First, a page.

Hospital visiting guidelines updated 16 September 2022: Hospital visitors must wear a surgical/medical paper mask. Fabric face coverings are not acceptable.  See our COVID-19 page for general COVID-19 advice, detailed hospital visiting guidelines and COVID-19 tests.

See for info on vaccinations.

Last updated:
16 September 2022

Fewer visitor restrictions now apply

For visitors to all facilities effective from 16 September 2022

Some visitor restrictions for all Te Whatu Ora Te Tai o Poutini West Coast health facilities remain in place, but we have relaxed others.

There is still a heightened risk to vulnerable people in hospital and so people must continue to wear a mask when visiting any of our facilities and follow other advice designed to keep patients, staff and other visitors safe.

Kia whakahaumaru te whānau, me ngā iwi katoa – this is to keep everybody safe:

  • Visitors or support people must not visit our facilities if they are unwell. Do not visit if you have recently tested positive for COVID-19 and haven’t completed your isolation period.
  • Patients in single rooms may have more than one visitor while patients in multi-bed rooms can have one visitor only per patient to ensure there is no overcrowding.
  • People can have one or two support people to accompany them to outpatients appointments.
  • Women in labour in a birthing suite, in Te Nīkau Hospital’s Maternity Ward and in Buller’s Kawatiri Maternity Unit can have the usual support people, subject to space, for the duration of their stay in our facilities.
  • Eating or drinking at the bedside is at the discretion of the Clinical Nurse Manager. Visitors must not eat or drink in multibed rooms because of the increased risk when multiple people remove their mask in the same space.
  • Hand sanitiser is available and must be used.

Thank you in advance for your patience and understanding as our staff work hard to protect and care for some of the most vulnerable in our community.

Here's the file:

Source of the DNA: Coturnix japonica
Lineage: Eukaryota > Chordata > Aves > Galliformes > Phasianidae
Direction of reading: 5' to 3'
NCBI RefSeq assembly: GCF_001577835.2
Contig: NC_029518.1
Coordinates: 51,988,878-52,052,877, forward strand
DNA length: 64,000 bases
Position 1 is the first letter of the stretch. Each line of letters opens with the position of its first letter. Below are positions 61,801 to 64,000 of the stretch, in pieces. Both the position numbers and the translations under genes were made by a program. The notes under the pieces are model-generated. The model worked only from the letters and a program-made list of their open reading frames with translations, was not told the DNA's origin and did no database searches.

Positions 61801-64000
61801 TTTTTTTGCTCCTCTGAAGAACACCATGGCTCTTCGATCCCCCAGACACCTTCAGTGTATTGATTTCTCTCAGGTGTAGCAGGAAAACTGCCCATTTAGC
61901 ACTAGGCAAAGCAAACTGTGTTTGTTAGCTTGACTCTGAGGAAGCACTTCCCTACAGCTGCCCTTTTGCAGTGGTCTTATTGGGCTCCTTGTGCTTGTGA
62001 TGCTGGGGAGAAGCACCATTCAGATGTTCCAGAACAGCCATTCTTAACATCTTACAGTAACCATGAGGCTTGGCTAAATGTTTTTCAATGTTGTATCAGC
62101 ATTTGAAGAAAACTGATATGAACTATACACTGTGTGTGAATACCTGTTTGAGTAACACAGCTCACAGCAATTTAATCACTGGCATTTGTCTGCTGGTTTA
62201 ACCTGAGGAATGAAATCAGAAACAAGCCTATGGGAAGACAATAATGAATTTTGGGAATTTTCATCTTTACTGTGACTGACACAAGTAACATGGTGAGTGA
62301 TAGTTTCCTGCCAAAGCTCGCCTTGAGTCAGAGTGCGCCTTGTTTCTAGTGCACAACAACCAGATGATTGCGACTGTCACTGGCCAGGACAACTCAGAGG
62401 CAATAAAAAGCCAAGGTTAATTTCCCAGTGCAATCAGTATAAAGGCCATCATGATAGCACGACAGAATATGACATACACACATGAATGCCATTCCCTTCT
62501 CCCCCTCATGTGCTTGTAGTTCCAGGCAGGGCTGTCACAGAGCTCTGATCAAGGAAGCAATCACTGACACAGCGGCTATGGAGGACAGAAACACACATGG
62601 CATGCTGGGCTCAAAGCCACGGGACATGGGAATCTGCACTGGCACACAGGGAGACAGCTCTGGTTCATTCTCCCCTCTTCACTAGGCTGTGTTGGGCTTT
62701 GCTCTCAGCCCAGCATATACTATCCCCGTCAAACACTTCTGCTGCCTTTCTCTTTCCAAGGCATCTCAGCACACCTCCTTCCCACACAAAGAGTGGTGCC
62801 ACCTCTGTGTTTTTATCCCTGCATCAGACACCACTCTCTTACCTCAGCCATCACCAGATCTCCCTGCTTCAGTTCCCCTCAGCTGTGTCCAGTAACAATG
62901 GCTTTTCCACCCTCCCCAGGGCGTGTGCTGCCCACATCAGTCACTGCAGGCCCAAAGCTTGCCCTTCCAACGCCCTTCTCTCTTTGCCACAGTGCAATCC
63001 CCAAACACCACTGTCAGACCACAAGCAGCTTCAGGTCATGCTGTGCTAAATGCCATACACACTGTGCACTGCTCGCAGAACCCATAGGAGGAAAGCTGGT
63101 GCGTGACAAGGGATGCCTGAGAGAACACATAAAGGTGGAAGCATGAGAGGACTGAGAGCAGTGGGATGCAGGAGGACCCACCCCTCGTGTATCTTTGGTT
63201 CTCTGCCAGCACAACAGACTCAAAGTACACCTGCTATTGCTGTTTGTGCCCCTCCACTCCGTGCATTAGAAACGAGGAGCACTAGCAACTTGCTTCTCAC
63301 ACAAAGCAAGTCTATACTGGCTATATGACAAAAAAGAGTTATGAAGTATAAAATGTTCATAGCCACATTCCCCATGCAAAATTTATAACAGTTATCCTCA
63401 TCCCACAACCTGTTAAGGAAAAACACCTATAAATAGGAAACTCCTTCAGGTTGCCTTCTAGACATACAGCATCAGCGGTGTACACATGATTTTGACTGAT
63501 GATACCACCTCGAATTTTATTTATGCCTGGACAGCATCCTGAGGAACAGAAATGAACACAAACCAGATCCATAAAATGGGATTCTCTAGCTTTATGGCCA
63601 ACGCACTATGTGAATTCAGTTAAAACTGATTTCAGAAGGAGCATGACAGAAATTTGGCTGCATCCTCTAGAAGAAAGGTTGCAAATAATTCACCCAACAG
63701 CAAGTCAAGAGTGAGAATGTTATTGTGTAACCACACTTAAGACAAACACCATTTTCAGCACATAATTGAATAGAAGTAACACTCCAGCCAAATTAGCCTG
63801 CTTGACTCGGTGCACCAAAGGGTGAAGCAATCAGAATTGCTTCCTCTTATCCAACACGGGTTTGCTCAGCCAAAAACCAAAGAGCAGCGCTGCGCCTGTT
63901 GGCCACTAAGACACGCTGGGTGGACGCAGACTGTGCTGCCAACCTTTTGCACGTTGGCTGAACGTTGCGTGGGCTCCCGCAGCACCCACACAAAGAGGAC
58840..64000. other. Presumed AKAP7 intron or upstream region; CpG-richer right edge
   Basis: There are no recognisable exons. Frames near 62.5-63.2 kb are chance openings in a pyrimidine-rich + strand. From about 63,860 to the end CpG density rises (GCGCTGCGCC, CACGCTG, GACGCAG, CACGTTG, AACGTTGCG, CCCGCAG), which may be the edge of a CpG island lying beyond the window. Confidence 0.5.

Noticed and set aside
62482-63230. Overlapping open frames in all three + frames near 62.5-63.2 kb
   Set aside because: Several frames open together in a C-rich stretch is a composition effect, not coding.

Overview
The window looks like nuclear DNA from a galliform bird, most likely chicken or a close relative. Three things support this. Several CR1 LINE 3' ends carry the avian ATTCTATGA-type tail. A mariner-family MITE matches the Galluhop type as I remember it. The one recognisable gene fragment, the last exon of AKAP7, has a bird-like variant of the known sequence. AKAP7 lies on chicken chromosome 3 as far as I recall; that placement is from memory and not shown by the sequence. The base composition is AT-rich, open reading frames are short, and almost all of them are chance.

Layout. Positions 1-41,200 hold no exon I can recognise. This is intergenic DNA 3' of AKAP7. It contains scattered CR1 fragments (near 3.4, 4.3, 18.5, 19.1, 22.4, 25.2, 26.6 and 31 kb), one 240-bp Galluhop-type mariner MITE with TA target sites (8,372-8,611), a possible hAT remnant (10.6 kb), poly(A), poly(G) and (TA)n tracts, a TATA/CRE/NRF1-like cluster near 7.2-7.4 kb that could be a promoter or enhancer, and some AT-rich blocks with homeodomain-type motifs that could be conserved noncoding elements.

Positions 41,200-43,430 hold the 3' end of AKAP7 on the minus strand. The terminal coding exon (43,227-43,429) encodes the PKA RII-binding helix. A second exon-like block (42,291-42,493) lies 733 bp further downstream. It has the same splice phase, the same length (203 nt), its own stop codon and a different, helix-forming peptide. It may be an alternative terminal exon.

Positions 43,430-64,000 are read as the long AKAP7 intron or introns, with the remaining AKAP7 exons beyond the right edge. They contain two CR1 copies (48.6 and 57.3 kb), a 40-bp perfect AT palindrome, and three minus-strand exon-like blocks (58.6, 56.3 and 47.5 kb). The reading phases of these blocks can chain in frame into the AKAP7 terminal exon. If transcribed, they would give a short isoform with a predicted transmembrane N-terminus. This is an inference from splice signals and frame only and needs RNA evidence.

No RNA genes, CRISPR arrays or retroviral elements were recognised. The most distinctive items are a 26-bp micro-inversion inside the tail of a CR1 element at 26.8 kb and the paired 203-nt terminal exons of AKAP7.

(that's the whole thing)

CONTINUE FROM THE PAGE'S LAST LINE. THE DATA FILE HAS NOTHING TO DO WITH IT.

Mask wearing

  • Surgical/medical masks must be worn at all sites, except in counselling, mental health and addiction services where it’s on a case-by-case agreement with patients. Masks will be provided if you don’t have one. In higher-risk environments, people, including young children, may not be able to visit if they cannot wear a mask.
  • Any member of the public with a mask exemption is welcome in all our facilities when attending to receive health care and *treatment. Please show your mask exemption card and appointment letter to staff at the entrance. *Treatment includes coming into the Emergency Department, outpatient appointments, surgery or a procedure.

Visiting patients with COVID-19

  • People are able to visit patients who have COVID-19 but they must wear an N95 mask – this will be provided if you don’t have one.
  • Other methods of communication will be facilitated e.g. phone, Facetime, Zoom, WhatsApp etc where visits aren’t possible.

You must NOT visit our facilities if you

  • are COVID-19 positive
  • are unwell. Please stay home if you have a tummy bug or cold or flu/COVID-19-like symptoms (even if you’ve tested negative for COVID-19).

Te Whatu Ora West Coast Aged Residential Care facilities

Visitors are welcome at our Aged Care Residential facilities, subject to the space available. All visitors must wear a surgical mask.

More COVID-19 information

Blessing marks an important milestone for Te Nīkau Grey Hospital and Health Centre

Tuesday 12 May 2020Facilities News2 minutes to read

Bishop Richard Wallace

Bishop Richard Wallace blessing Te Nīkau

Yesterday’s blessing of Te Nīkau Grey Hospital and Health Centre marks an important milestone for the West Coast Health System,” West Coast DHB’s Board Chair Rick Barker says.

“Yesterday, representatives from our two runanga – Te Runanga o Ngāti Waewae and Te Runanga o Makaawhio – were joined by local Anglican and Catholic ministers to formally bless our new facility. The ceremony denotes an important step in welcoming our DHB staff into the facility to start their work and we extend our heartfelt thanks to everyone involved in this celebration.”

The West Coast DHB will now start the 10-week operational readiness phase to prepare the new facility for migration. This will include a thorough facility clean followed by equipment installation, stocking of consumables and clinical supplies as well as completing information technology infrastructure works.

“The operational readiness and migration phases are dependent on our ongoing response to the current COVID-19 pandemic as the existing Grey Base Hospital must continue to be ready to respond to any local developments that may arise while we continue to operate under the current alert level system.”

“We are looking forward to preparing Te Nīkau Hospital and Health Centre for our West Coast community and will keep everyone informed about our progress with regular updates,” Mr Barker says.

Formal blessing of our new facility

Yesterday, representatives from our two runanga – Te Runanga o Ngāti Waewae and Te Runanga o Makaawhio – were joined by local Anglican and Catholic ministers to formally bless our new facility.



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Page last updated: 16 July 2020

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